134
27/11/2020 07:00:00 1 0
bbc
Greed maybe???
68
26/11/2020 17:01:12 5 2
bbc
It would appear to be missed by many of the "Just don't buy it" crowd, that many families have children who only want a PlayStation for Christmas. This type of "Scalping gives Ebay huge profits from hard working families. On the day after launch there were over 2800 separate ads for PS5s at inflated prices. Some of those ads had over 10 items to sell. Ebay makes sales and paypal profit on each.
69
26/11/2020 16:46:19 10 0
bbc
if ebay didnt allow the sale of ps5's for example until 6 months later after release then the scalpers wouldnt have much of a platform.. by which they would only be able to sell them at cost or less... rather buy a new one from currys than 88.2% joe ebay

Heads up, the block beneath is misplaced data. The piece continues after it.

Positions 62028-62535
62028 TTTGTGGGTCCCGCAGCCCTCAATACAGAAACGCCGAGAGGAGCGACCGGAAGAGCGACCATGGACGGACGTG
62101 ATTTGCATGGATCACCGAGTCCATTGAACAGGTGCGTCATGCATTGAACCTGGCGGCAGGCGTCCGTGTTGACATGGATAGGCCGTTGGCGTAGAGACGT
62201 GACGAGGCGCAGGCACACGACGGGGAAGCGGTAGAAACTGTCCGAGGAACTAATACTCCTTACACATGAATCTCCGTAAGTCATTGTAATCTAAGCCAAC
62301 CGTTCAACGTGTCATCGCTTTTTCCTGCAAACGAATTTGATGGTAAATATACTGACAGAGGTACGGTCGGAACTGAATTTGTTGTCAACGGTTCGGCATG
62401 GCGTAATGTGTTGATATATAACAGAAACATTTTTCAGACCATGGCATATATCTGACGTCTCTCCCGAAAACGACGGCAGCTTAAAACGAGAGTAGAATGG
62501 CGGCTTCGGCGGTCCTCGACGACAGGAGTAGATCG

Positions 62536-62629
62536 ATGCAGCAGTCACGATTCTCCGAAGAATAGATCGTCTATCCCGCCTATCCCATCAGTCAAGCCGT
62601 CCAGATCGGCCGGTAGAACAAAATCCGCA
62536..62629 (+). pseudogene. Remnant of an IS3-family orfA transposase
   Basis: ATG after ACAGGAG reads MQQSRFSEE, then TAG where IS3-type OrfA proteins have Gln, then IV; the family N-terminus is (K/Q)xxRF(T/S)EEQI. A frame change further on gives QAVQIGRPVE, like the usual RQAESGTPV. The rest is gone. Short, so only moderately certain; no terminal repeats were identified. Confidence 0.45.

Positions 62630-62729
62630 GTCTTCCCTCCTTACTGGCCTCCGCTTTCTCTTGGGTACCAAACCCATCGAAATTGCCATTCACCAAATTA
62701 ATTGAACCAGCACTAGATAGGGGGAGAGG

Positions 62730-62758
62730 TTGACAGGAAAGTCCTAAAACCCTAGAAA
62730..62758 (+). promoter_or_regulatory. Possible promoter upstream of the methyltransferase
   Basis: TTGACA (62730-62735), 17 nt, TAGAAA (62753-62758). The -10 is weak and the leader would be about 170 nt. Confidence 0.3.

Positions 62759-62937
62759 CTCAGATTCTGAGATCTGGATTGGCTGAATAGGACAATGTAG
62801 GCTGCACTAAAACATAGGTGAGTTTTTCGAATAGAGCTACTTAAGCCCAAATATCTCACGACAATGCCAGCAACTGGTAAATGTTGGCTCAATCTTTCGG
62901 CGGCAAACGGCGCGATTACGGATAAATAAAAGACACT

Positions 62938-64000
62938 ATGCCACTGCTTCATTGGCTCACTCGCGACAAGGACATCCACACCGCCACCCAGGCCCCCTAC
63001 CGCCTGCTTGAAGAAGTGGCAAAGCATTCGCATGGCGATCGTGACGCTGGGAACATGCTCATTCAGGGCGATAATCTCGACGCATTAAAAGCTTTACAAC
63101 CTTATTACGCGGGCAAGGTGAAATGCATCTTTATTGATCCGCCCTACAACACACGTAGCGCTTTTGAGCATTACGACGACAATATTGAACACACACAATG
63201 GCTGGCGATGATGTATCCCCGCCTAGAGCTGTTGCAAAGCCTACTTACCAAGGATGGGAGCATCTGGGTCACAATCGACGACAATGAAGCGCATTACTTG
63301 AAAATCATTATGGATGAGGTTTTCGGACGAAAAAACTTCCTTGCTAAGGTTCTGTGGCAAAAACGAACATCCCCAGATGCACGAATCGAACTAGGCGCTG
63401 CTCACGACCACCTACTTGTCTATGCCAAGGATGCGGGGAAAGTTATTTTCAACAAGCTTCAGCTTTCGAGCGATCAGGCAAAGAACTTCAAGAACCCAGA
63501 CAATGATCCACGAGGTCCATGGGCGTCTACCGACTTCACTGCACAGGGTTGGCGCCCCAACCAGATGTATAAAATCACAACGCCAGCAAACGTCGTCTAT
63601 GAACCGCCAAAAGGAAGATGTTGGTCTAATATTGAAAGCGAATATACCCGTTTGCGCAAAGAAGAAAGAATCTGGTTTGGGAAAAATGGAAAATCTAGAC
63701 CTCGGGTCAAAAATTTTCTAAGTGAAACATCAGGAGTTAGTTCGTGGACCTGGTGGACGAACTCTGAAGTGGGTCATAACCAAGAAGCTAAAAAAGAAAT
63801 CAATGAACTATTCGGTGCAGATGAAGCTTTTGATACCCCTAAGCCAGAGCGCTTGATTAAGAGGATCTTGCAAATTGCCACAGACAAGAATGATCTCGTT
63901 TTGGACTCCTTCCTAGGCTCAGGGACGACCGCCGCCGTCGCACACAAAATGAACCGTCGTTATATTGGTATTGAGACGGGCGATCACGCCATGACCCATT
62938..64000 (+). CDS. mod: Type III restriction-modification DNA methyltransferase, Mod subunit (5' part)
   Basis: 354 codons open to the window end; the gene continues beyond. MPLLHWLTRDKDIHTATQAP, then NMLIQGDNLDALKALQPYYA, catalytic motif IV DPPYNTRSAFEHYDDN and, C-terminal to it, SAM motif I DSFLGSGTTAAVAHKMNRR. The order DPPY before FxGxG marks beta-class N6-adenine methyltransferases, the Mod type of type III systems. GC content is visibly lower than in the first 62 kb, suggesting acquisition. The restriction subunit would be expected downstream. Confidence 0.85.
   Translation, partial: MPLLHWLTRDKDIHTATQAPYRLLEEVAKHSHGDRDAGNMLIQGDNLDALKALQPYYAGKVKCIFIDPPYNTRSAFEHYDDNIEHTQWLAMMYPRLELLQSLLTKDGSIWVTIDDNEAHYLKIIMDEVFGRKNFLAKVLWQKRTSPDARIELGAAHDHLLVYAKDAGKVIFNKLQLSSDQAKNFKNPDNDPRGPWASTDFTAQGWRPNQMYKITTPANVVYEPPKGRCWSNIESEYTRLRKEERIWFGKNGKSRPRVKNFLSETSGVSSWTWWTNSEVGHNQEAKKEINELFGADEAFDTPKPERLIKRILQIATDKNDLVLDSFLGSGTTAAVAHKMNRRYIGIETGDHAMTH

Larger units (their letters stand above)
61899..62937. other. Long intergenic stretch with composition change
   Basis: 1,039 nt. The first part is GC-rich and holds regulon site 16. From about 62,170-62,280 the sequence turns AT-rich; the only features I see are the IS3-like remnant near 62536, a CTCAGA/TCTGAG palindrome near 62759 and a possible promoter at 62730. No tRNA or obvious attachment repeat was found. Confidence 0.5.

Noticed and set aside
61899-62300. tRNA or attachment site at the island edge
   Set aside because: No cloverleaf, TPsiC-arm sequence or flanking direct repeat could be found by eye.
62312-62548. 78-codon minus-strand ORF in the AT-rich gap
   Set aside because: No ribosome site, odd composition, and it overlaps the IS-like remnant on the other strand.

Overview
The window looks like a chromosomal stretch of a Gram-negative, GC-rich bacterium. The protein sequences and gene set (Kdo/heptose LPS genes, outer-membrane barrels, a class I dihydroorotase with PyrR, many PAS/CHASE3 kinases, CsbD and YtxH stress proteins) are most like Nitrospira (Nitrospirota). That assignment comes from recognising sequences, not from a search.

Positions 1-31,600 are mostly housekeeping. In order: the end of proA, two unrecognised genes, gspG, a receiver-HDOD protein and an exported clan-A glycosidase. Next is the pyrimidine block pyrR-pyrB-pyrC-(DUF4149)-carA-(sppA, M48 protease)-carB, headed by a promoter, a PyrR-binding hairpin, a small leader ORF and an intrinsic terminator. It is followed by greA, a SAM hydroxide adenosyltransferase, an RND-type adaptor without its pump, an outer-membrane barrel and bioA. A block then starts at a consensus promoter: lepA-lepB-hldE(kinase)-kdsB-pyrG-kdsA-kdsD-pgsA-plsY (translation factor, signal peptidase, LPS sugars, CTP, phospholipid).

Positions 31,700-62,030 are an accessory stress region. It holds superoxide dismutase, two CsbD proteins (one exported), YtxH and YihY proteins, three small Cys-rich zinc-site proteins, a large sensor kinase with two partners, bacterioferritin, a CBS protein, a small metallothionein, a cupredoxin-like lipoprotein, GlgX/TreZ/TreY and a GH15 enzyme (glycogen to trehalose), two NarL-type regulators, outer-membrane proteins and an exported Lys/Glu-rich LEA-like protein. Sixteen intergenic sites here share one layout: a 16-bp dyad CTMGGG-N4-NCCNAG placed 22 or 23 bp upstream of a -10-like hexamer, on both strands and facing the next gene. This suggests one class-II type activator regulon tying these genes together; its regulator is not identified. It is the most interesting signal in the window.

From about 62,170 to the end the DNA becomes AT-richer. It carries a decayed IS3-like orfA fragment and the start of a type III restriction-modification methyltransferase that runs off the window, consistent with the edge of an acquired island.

127
26/11/2020 23:54:16 4 0
bbc
You are assuming ebay actually cares. All they are interested in is making money. As long as it remains legal to scalp, ebay will allow it and cream off the percentage they charge per sale. Hell, they basically encorage it.
65
26/11/2020 16:37:14 21 2
bbc
There is a really simple solution to this. If people just stopped buying things at elevated prices off eBay, the scalpers would be left with loads of stock they can't shift, and would stop doing it.
70
26/11/2020 16:49:13 19 2
bbc
unfortunately we live in a world of morons
81
New
26/11/2020 17:33:09 1 0
bbc
Not just morons unfortunately. If you're rich, it doesn't matter if you pay £500 or £1,000 for the latest console or trainers. You just want it. There will always be a level of demand for such items.
90
26/11/2020 17:52:38 0 0
bbc
but only the best ones are on hys
71
26/11/2020 17:05:27 9 2
bbc